The Prophet Isaiah
Published Tuesday 27th Oct. 2020, at 11:23 a.m.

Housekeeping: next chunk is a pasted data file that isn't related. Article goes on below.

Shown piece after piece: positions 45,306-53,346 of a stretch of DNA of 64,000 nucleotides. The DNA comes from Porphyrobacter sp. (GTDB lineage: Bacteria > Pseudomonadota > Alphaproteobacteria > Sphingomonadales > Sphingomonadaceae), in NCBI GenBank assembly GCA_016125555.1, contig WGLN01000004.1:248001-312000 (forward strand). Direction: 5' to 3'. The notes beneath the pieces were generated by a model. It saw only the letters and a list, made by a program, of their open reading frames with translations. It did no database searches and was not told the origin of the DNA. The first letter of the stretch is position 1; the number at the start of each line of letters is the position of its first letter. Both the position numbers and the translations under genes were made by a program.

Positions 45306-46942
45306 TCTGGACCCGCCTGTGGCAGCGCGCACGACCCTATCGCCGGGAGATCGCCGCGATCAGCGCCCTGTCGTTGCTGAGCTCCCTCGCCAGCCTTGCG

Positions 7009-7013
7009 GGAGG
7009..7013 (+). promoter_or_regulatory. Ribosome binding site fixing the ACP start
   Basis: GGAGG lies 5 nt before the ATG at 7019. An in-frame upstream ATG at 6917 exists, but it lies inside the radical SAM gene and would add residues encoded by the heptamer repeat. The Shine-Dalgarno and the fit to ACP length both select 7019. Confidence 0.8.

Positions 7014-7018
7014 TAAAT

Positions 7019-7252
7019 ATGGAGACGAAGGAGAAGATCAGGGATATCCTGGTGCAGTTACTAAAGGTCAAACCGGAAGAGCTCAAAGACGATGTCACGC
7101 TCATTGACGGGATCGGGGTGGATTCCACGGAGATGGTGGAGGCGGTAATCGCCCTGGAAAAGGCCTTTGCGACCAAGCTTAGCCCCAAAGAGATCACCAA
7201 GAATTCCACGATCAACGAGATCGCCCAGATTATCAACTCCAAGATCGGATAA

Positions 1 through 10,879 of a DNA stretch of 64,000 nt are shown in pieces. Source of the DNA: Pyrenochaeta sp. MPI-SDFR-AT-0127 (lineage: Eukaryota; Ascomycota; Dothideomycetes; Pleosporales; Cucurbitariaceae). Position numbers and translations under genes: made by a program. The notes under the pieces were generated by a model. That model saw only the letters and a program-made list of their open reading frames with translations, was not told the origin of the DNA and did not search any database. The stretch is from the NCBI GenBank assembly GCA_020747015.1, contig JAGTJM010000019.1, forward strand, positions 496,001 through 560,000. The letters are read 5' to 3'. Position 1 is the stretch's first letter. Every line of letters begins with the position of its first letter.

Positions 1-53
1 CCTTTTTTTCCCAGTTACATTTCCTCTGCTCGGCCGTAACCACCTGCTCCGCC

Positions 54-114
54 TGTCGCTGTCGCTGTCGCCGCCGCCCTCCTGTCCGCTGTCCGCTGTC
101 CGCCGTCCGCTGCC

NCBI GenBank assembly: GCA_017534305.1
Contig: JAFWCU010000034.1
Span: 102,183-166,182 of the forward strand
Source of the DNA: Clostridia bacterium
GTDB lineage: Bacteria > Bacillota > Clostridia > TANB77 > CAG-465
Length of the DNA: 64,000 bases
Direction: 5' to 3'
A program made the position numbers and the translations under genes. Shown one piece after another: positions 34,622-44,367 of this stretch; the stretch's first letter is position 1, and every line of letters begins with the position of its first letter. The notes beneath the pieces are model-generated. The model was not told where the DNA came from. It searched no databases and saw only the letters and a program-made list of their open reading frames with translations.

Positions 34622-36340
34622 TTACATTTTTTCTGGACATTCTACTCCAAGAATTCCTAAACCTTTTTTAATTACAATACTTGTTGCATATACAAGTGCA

Since I started the daily emails in March, the reflections have tended to be on the Gospel and the first reading has been from the Torah and then from the Historical Books. We are coming to the end of the liturgical year, and from next week we begin again reading through the Holy Scriptures. The content of morning prayer – the Book of Revelations, the Book of Daniel, the Book of Isaiah – are deliberately chosen to point us towards Advent and the great Christian themes of the coming of Christ, past, present, and future. At morning prayer we begin reading the prophet Isaiah, so I plan to make these daily reflections on the prophetic readings from the Hebrew Scriptures, beginning with the Book of Isaiah which, as we approach the end of the year, is understood as a prophecy of both the first and second coming of the Messiah. The Book of Isaiah is the prophetic book of the Old Testament and, along with the Book of Psalms, has probably been the most influential OT work for Judaism and Christianity. Although Isaiah is always first on the list of prophets Major and Minor, in historical terms he followed the prophets Amos and Hosea, and was a contemporary of Micah. The book is divided into three parts: Isaiah 1-39, 40-55, and 56-66. The first part, almost certainly the actual words of Isaiah, is addressed to Jerusalem and Judah in the 2nd half of the eighth century BC when the nation was being threatened by Assyria (if you’ve been following the readings in this email you’ll recognise this, as the story appears in 2 Kings). The second part is addressed to Jerusalem and Judah during the exile in Babylon (587-537 BC), and the third part, after the return to Jerusalem. The authorship of Isaiah is very complicated. Some parts will be from the prophet himself, others will be from what might called the ‘School of Isaiah’, his followers and like thinkers in later generations. It is an amalgam of materials from different authors in the same way as the Psalms of ‘David’, or the Wisdom of ‘Solomon’. We don’t know much about who Isaiah was, though he was probably a member of a leading Jerusalemite family – a political insider – and prophesied across more than half a century, covering the reigns of five kings in Jerusalem. There is a Jewish tradition that he was murdered by the wicked king Mannaseh, son of the good king Hezekiah. Jerusalem – or Sion – dominates his oracles. It is a type, or symbol, for the whole People of God, Israel, and the opening chapters of Isaiah are a strong critique of idol worship and hypocrisy in religion. The other major theme is trust in the Lord, even when the threat would seem overwhelming. Restoration depends on repentance and though the opening chapters can be read as dealing with events in Jerusalem in his own time, they are also meant to be read as prophecies of the end times - they are eschatological – and thus are for all people of all times and all places. St Gregory of Nyssa (AD 335–395) believed that the Prophet Isaiah "knew more perfectly than all others the mystery of the religion of the Gospel". And St Jerome (AD 342–420) also lauds the Prophet Isaiah, saying, "He was more of an Evangelist than a Prophet, because he described all of the Mysteries of the Church of Christ so vividly that you would assume he was not prophesying about the future, but rather was composing a history of past events." Of specific note are the songs of the Suffering Servant, which Christianity has always seen as a direct prophetic revelation of the nature and purpose of the death of Jesus Christ. Enjoy! Fr Tim